Fidelity

Note: this post is NOT about Tiger Woods

Sigh…  One of the most overused catch phrases in education lately is fidelity. You MUST show complete 100% support to the cause — whatever that cause is (or curriculum). Now I admit to having too much of my “rebel father” in me. Whenever someone expects blind obedience or loyalty to, well, anything, I start to get suspicious.  After all, even my parents never gave me the “because I said so” explanation.  Why would I accept it from anyone else?  Particularly from people and institutions that have “agendas”. Be honest, everyone has an agenda.

Imagine my concerns when I started getting specific “instructions” from my union.  It started last year when I served on a committee.  We were not to speak of our work or discuss it with anyone.  Yet people were asking me questions about what we were doing.  Very specific questions.  Questions that were verifying what we were doing.  I didn’t discuss it, and I’ve always felt like a schmuck for not doing so. First, it’s pretty damned obvious that others were talking about it.  Second,  seeking outside input would have improved our output.  Thing is,  input wasn’t really sought, appreciated, or asked for.  We were, indeed, a puppet government.  It was my first time on the committee.  I didn’t realize that giving input didn’t guarantee it the input would be considered or even added.  I didn’t realize that when people were unhappy, my name would be used to placate them.  I felt so used, so dirty, so stupid.

Fast forward to this school year.  We started out really… weird.  There was a memorandum of understanding (MOU) that really impacted one part of our unit.  Thing is, it was SIGNED by leadership, yet leadership denied having anything to do with it.  It looked odd, it sounded odd.  In fact, it sounded like a unit member I didn’t trust.  Despite all denials, cover-ups, and quick policy change, it still looked like the tail was wagging the dog.

It is.  I had it confirmed for me within the last week.  The key leadership rhetoric isn’t one of bettering our unit members and our profession, it is one of blind loyalty.  We don’t police each other, we don’t ask questions, we don’t clarify.  If leadership tells us to jump, we ask how high.  If they tell us there is only ONE solution, we must trust there is only one solution.  Problem is, no one is asking questions.  Then… One member, who I do trust, ended up been censored for doing just that — asking a clarifying question.  Imagine that, leadership censoring someone for asking a question.  There’s a lot wrong with an organization like that.  Enough that I want nothing to do with it.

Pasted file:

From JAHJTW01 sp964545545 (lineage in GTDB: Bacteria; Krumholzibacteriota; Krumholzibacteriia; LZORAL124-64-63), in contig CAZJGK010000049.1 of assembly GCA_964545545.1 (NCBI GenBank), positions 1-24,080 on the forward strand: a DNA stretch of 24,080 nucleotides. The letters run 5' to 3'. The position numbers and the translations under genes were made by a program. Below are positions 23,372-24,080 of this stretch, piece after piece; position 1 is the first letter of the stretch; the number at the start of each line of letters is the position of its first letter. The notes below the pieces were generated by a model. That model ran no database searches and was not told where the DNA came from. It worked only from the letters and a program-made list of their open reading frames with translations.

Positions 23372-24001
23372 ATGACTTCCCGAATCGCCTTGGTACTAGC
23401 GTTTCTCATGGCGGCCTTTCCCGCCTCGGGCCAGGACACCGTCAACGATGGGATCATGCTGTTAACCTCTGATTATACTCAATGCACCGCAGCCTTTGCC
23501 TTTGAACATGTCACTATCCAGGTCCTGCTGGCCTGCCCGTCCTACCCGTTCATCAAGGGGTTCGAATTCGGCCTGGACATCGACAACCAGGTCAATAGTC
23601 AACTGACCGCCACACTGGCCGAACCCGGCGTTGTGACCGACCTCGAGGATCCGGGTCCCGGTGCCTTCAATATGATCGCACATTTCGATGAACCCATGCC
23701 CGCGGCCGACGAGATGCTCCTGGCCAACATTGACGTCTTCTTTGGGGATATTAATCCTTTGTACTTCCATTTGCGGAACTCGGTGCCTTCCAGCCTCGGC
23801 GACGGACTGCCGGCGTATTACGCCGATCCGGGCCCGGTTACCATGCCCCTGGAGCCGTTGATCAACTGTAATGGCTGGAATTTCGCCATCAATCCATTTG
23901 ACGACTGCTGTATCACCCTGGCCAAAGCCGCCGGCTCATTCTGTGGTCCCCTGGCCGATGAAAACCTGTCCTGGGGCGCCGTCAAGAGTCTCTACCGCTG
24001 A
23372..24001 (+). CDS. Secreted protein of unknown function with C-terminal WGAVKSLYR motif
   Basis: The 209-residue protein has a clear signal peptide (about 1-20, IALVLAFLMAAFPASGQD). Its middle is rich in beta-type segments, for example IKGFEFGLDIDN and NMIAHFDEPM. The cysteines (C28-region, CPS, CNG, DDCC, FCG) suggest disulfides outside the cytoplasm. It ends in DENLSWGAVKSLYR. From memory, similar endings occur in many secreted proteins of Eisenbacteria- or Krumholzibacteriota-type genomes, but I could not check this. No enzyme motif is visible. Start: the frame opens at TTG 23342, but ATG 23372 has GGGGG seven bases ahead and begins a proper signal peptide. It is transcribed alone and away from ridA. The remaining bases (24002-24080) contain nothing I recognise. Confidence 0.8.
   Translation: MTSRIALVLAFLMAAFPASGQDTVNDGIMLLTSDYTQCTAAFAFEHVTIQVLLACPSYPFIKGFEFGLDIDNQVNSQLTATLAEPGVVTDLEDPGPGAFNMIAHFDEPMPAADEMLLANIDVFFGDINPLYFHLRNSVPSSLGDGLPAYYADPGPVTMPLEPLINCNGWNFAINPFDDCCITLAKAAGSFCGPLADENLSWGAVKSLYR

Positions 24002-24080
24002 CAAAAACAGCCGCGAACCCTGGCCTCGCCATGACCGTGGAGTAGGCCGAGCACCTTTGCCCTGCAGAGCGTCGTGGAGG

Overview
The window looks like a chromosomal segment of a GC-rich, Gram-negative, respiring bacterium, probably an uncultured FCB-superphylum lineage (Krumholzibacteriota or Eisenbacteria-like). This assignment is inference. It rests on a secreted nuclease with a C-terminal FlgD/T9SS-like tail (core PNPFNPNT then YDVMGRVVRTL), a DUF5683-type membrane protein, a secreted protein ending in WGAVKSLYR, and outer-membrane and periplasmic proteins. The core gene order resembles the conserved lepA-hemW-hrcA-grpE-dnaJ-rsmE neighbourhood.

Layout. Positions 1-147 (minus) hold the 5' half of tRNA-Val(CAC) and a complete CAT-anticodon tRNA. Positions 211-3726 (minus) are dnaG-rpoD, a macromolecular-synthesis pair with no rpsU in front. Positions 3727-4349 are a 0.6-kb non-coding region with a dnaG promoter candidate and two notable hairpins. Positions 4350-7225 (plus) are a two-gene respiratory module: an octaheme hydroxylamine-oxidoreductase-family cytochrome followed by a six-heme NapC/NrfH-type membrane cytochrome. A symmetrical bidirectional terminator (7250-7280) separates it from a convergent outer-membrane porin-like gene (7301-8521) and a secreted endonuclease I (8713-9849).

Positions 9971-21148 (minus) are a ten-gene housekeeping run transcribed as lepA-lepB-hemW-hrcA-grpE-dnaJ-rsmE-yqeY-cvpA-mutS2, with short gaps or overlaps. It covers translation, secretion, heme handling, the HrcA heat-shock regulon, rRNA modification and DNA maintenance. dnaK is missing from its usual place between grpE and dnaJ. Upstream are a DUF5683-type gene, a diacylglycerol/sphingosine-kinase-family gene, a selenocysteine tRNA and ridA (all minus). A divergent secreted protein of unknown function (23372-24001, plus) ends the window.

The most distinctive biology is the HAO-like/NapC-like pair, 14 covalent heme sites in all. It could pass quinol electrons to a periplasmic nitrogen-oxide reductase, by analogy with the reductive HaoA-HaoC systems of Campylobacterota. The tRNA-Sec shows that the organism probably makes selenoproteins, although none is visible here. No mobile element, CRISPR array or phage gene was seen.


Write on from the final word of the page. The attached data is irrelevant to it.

Sure, I won’t be in the know, but I can’t follow any organization that acts like 1970s teamsters.  We cannot have our own kind blocking progress, standing in the way of improvement, and supporting ineffective members without thought or consideration to the whole.  We cannot have our leadership bullying us into accepting one path without considering that there will always be disagreement somewhere.  They should accept it, not make us feel bad, wrong, negative, or evil for daring to “cross” them.

That said, soon they will vote in the tail — their savior.  I suppose it’s wrong to wish ill on others, but I hope like hell this snake shows his true colors too late for the followers to be able to pull back.  Let this false prophet lead them into the depths of hell.  They deserve it.  Because that IS the price you pay for blind loyalty.

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